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Points for Asthma


#1

Treating a patient for Asthma tomorrow and wondering if you would have any advised points.

It effects him during activity such as sports. also it effects him in the morning.

Hes also sufferring from constant exhaustion. Basically always feeling wrecked tired with no energy. Feeling lethargic.

What points could i use? and would i tonify or disperse. He doesnt have any feeling of phlegm either.

I presume id be tonifying on all sides? seems like a deficient case!?

Any help would be great?


#2

Start with our acupuncture for asthma treatment guide. If you have further questions or are not getting the results you desire, please comment on this topic with what your diagnosis is and what you have tried - along with what has changed and what hasn't in the patient.


#3

i apologize because i was too lazy to write it all out so i've pasted parts of my graduation thesis for you, i hope it helps


According to Traditional Chinese Medicine, Xiao-Chuan is divided into two sections; the periods between attacks, and the periods during attacks. Attacks occur when the Lung is unable to downbear and disperse Qi, and the Kidney is unable to absorb the Qi. Therefore because the Qi cannot be regulated it counter flows upwards, and coughing and panting ensue. The periods during attacks are again divided into two sections; attacks which are generated by heat, and attacks which are generated by cold. Typically heat Xiao-Chuan is related to menstruation and where the Liver becomes deficient and Qi becomes stagnated.


Phlegm is central to the pathology of Xiao-Chuan in where phlegm obstructs the airways. The producer of phlegm is the Spleen, and the Spleen is the mother of the Lung where the phlegm is stored. When the Spleen is deficient, there will be failure to move and transform fluids. When fluids cease flowing they will collect and transform to dampness. In concurrence with this factor, if the dampness remains untreated, it will congeal and transform to phlegm.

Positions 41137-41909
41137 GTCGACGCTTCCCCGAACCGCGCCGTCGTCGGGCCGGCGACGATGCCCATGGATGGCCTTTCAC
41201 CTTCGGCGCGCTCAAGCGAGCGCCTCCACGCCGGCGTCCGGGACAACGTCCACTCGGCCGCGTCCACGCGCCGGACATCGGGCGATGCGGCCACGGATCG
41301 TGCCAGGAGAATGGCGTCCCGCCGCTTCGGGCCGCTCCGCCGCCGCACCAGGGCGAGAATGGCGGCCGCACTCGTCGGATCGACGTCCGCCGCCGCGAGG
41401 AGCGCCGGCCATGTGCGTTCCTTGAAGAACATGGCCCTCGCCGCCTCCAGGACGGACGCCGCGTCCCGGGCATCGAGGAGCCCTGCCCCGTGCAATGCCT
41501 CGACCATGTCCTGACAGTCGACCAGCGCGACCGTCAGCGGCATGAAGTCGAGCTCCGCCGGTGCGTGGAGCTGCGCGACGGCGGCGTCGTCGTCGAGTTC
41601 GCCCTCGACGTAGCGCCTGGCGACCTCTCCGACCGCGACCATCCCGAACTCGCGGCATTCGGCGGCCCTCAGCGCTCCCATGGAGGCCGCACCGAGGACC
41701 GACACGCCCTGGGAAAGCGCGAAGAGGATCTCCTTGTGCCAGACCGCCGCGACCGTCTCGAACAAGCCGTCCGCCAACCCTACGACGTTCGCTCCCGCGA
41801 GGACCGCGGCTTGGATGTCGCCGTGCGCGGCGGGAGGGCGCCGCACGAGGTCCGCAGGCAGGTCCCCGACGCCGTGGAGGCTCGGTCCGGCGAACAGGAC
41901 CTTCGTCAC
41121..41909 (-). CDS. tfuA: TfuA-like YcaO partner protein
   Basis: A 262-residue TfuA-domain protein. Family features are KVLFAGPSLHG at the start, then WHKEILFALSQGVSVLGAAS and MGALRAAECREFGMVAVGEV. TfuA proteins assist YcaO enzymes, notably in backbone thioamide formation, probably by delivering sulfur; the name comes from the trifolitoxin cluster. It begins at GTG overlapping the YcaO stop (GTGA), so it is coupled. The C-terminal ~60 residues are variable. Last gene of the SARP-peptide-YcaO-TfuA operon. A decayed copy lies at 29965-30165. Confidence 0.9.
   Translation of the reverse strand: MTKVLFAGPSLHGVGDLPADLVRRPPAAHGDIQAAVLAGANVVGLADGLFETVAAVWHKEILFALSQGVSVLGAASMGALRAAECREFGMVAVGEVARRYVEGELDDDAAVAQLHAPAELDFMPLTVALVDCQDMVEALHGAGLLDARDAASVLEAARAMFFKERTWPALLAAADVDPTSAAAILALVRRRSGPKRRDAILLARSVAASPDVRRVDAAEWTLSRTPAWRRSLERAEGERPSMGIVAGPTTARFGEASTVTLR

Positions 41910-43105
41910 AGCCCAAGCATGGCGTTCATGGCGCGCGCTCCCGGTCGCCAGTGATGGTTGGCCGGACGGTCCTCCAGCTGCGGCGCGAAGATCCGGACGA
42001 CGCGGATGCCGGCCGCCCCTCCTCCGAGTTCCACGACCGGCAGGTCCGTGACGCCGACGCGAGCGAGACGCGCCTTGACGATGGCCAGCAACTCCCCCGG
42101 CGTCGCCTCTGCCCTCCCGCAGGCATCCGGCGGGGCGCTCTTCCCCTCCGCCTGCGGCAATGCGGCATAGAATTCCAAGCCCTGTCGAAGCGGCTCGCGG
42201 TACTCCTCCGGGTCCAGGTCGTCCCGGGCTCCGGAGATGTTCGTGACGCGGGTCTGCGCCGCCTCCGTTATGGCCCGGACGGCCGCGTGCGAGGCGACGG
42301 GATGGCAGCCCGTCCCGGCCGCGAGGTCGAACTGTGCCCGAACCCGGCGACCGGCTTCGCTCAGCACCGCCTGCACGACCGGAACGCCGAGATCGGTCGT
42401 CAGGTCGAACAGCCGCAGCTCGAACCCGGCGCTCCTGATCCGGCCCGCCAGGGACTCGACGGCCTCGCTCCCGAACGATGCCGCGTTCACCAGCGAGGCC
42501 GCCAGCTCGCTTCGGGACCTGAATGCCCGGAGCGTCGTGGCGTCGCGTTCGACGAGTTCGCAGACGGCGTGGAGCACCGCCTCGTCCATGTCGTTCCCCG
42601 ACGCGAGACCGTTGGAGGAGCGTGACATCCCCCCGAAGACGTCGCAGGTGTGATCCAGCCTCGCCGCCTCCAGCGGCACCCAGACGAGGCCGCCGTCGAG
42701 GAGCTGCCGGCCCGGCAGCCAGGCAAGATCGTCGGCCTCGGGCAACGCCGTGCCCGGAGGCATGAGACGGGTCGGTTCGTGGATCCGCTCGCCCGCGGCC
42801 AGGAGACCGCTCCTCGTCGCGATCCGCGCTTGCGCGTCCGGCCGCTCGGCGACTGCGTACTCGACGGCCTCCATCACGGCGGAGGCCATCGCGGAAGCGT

Therefore the pathology of a deficient Spleen as it pertains to the production of phlegm and its role in Xiao-Chuan is as follows. During the periods between attacks, although the sufferer has a predisposing Spleen deficiency, the Spleen deficiency is not as apparent and the sufferers’ genuine Qi is capable of supplementing for the deficient Spleen albeit though somewhat tenuously. This allows for amounts of phlegm to be generated and settle deep into the Lungs and remain hidden there. Depending on how much phlegm has been stored in the Lung, will determine whether or not the sufferer will portray any signs or symptoms of airway hindrance. The phlegm will remain hidden deep in the Lungs, until it is stirred up by some other disease mechanism which then will cause the phlegm to stir and rise up where it will block the airways preventing the Lungs from dispersing Qi. This in turn will affect the deficient Spleen even more, which will then cause more dampness and ultimately more phlegm.


Having said this we then need to look at what is the other disease mechanism that has stirred up the hidden phlegm. It is wind. For wind to have the ability to affect the body it must be able to invade and suppress the sufferers Wei-Qi or defensive Qi. The two viscera that play the main role in the defensive Qi are the Lung and Kidney. The Lung has the duty of spreading Wei-Qi to the skin and muscles, and when the Lung is deficient; the ability to spread the Wei-Qi to the skin and muscles becomes impaired. This will result in the interstices becoming loose and flaccid. These loose interstices will present an easy haven for external pathogens and will ultimately result in a greater invasion capability of any exterior pathogenic factors. The Kidney is the root of all Qi including Wei-Qi. When the Kidney is deficient all Qi becomes impaired. This will result in an impaired Wei-Qi being dispersed by the Lung to the skin and muscles and once again causing the same effect on the interstices, which will once again result in a greater invasion capability of any exterior pathogenic factor.